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How to Start Composting

To successfully compost, four things are needed: carbon (browns), nitrogen (greens), air, and water. GREENS are wet materials high in nitrogen. BROWNS are dry materials high in carbon.

a graphic comparing Green nitrogen rich products and brown nitrogen rich products that can be composted. Examples of Greens are table scraps, fruit scraps, vegetable scraps, fresh grass clippings, lawn and garden weeds (if they have not gone to seed), flowers, seaweed and kelp, chicken manure, coffee groups/filter, tea leaves (loose or in bags), corn cobs, stalks, hedge clippings, garden waste, fresh leaves. Example of browns are dry leaves, straw and hay, shrub prunings, pine needles/cones, chopped twigs/branches, wood ash, newspaper, shredded paper (avoid glossy paper), cardboard (shredded), corn cobs, stalks, dryer lint (from natural fibers), sawdust (from untreated woods), eggshells, brown paper bags (shredded).

To keep your compost bin from becoming a nuisance by limiting odor, litter, or dust, it is important to only add the “right” things to your compost bin. Items that should never be added to an at-home compost bin or pile include:

  • Meat and fish
  • Bones
  • Dairy products
  • Grease
  • Prepared foods
  • Dog, cat or bird feces
  • Plywood or treated wood sawdust
  • Diseased plants
  • Weeds that went to seed
  • Invasive plants
  • Products/containers that say they are compostable or biodegradable

Avoid putting products/containers that say they are compostable in your backyard compost, even if they say that they are backyard compostable. In actuality these products are only compostable in commercial composting as your backyard compost doesn’t get warm enough to properly breakdown these materials.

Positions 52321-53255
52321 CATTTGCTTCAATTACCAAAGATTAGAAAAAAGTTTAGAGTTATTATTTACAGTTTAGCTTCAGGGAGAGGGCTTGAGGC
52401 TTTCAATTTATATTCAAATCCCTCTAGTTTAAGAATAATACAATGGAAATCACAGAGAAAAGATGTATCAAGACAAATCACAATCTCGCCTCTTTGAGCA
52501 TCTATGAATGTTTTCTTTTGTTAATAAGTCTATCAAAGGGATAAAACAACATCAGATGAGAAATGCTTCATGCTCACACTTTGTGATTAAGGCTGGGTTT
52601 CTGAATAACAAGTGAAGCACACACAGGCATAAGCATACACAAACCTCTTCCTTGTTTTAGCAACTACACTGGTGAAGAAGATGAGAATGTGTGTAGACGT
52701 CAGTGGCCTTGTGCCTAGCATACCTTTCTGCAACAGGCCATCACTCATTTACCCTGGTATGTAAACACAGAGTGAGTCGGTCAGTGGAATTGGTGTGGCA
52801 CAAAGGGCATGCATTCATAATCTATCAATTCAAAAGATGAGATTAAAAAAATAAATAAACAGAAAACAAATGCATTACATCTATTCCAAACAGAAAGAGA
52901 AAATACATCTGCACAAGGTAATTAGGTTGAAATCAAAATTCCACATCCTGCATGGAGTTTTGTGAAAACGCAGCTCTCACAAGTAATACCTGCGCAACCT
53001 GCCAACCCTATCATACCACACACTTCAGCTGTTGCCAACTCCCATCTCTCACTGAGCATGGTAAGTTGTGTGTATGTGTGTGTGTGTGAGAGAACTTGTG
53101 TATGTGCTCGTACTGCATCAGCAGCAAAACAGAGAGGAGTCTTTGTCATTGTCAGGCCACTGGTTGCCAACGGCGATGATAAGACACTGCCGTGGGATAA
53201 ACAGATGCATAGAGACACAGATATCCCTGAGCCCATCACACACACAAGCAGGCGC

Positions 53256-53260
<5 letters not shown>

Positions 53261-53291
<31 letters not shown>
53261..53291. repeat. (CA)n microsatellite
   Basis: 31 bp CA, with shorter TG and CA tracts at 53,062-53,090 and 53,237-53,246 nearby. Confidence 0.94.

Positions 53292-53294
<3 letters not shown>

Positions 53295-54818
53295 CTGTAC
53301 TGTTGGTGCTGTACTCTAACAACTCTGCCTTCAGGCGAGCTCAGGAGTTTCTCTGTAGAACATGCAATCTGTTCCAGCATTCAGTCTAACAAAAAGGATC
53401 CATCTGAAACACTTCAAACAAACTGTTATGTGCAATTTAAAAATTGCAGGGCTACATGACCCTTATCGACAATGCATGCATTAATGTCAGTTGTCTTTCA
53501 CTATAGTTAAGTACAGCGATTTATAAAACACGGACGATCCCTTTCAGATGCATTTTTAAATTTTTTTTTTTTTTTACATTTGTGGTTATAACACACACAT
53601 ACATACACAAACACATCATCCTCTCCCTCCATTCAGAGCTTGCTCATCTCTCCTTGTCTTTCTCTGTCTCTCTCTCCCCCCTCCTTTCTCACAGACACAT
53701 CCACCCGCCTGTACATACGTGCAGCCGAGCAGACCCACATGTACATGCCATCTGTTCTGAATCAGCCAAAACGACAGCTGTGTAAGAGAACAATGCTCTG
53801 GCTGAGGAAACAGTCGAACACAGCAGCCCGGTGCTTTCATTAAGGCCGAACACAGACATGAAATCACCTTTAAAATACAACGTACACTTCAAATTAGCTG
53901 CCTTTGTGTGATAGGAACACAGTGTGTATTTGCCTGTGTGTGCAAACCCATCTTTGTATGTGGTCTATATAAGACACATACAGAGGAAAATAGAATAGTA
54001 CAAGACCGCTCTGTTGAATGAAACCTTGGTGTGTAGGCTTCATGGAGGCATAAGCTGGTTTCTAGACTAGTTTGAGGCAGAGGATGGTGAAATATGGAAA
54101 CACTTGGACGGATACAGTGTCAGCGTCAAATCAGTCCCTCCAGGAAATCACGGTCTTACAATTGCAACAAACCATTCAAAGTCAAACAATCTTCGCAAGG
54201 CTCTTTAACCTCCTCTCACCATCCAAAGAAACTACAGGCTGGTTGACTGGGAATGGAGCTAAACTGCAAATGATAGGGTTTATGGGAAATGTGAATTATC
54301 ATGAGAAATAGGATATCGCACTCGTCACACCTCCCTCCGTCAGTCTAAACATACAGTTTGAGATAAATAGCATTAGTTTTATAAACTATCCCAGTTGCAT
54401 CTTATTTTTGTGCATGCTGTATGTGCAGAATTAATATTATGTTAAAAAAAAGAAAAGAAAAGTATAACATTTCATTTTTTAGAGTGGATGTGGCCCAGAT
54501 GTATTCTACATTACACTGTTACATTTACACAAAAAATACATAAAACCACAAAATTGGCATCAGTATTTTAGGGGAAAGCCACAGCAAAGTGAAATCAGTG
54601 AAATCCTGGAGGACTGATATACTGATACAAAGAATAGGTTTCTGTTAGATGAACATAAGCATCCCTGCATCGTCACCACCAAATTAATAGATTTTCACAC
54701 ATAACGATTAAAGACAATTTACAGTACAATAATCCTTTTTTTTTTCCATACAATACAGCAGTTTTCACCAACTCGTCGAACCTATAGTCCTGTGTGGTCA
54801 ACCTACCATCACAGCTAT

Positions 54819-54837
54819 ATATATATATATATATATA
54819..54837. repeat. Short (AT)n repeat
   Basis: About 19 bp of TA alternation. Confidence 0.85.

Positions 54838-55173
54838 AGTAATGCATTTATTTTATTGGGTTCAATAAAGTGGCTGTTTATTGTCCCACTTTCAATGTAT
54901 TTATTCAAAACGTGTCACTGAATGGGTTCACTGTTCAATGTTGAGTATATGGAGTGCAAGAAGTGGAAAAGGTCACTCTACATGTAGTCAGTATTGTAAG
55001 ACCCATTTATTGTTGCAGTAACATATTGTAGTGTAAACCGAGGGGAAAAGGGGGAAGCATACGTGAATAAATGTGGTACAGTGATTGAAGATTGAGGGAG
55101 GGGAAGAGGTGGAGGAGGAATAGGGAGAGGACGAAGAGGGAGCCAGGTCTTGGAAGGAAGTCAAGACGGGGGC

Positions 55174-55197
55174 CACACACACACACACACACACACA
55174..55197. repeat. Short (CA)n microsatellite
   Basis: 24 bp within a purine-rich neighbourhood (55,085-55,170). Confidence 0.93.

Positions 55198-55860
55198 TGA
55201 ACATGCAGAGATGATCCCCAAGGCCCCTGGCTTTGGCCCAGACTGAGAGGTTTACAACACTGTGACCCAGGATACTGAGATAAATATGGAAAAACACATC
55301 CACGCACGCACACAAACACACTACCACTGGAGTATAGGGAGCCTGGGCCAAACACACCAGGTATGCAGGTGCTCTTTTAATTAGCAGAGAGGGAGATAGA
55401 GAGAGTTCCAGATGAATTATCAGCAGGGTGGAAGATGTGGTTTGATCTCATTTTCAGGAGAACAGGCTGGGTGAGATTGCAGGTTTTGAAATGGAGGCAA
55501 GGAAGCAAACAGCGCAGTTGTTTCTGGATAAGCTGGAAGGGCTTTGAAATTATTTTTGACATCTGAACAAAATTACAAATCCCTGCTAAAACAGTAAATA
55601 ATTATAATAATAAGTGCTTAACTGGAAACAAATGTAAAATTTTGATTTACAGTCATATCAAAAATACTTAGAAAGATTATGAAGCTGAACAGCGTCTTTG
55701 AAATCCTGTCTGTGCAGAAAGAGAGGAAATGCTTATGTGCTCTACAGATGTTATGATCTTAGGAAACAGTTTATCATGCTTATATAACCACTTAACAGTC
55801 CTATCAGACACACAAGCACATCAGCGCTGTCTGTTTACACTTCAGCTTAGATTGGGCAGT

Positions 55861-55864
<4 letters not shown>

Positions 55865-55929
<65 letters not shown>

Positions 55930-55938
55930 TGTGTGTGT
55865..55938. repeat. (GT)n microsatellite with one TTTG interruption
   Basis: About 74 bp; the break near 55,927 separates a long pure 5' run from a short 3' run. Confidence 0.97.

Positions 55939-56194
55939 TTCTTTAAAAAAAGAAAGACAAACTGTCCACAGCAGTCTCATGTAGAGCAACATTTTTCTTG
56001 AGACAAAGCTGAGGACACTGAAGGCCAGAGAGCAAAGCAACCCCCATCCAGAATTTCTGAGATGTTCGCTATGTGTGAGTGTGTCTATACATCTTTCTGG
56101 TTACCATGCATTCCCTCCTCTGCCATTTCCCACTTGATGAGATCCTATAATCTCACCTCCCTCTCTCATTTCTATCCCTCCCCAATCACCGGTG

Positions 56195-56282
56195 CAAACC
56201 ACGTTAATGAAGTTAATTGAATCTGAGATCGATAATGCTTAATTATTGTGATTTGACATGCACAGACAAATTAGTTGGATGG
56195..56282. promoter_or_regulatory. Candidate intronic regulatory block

A graphic with images of different food products and materials that can be composted. Examples of good to go would be fruits, vegetables, eggshells, rice and grains, flowers, tea bags, coffee grounds, cooked food without oil, dairy, or meat. Examples of no to go would be dairy, meat and fish, bones, oil and butter, and cooked food with oil, dairy, and meat.

In order to maintain the proper composting environment for the microorganisms living and working in your compost pile, it is necessary to keep five important factors in mind when tending to your pile. The reason is that microorganisms live in the compost pile and require the right amount of food, water, and air to thrive. A byproduct of their work is heat energy. A healthy environment for these critters results in an increase of their population which means an increase of heat in your compost heap. Your pile could reach 131 degrees Fahrenheit or more! The most efficient bacteria at decomposing are those who prefer higher temperatures. So, the hotter your pile the faster you get finished compost!

Get Started Composting:

  1. Locate the pile at least 2 feet from any building, fence, or other structure.
  2. Make sure you have both greens and browns, as described above
  3. Build the pile
    1. Start with sticks and branches, to provide some aeration at the base
    2. Alternate layers of green and brown
    3. End with a brown layer
  4. Turn the pile as needed to ensure aeration. Composting requires proper distribution of air, moisture, and heat

A compost bin graphic demonstrating how to create a compost container. Step one is to choose a plastic bin that is at least 18 gallons with a lid. Then drill holes 1-2 inches apart. Next fill with normal compost. Lastly, set it outside and aerate or shake daily.